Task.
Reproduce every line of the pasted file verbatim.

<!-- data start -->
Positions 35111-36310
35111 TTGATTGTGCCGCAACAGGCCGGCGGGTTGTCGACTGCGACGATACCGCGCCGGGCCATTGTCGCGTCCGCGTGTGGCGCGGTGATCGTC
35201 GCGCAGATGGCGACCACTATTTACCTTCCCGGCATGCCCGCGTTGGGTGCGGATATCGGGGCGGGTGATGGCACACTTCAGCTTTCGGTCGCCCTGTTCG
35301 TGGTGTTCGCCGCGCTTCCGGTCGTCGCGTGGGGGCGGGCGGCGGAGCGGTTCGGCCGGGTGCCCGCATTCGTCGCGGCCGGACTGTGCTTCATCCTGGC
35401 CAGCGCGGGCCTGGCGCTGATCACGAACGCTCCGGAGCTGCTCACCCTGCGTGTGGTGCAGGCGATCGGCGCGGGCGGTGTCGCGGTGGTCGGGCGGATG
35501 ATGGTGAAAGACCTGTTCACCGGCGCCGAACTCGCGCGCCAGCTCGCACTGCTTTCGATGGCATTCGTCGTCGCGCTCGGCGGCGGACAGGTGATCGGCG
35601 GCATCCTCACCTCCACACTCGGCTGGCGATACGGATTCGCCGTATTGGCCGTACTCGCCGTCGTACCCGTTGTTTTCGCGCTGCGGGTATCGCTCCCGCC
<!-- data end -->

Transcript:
Positions 35111-36310
35111 TTGATTGTGCCGCAACAGGCCGGCGGGTTGTCGACTGCGACGATACCGCGCCGGGCCATTGTCGCGTCCGCGTGTGGCGCGGTGATCGTC
35201 GCGCAGATGGCGACCACTATTTACCTTCCCGGCATGCCCGCGTTGGGTGCGGATATCGGGGCGGGTGATGGCACACTTCAGCTTTCGGTCGCCCTGTTCG
35301 TGGTGTTCGCCGCGCTTCCGGTCGTCGCGTGGGGGCGGGCGGCGGAGCGGTTCGGCCGGGTGCCCGCATTCGTCGCGGCCGGACTGTGCTTCATCCTGGC
35401 CAGCGCGGGCCTGGCGCTGATCACGAACGCTCCGGAGCTGCTCACCCTGCGTGTGGTGCAGGCGATCGGCGCGGGCGGTGTCGCGGTGGTCGGGCGGATG
35501 ATGGTGAAAGACCTGTTCACCGGCGCCGAACTCGCGCGCCAGCTCGCACTGCTTTCGATGGCATTCGTCGTCGCGCTCGGCGGCGGACAGGTGATCGGCG
35601 GCATCCTCACCTCCACACTCGGCTGGCGATACGGATTCGCCGTATTGGCCGTACTCGCCGTCGTACCCGTTGTTTTCGCGCTGCGGGTATCGCTCCCGCC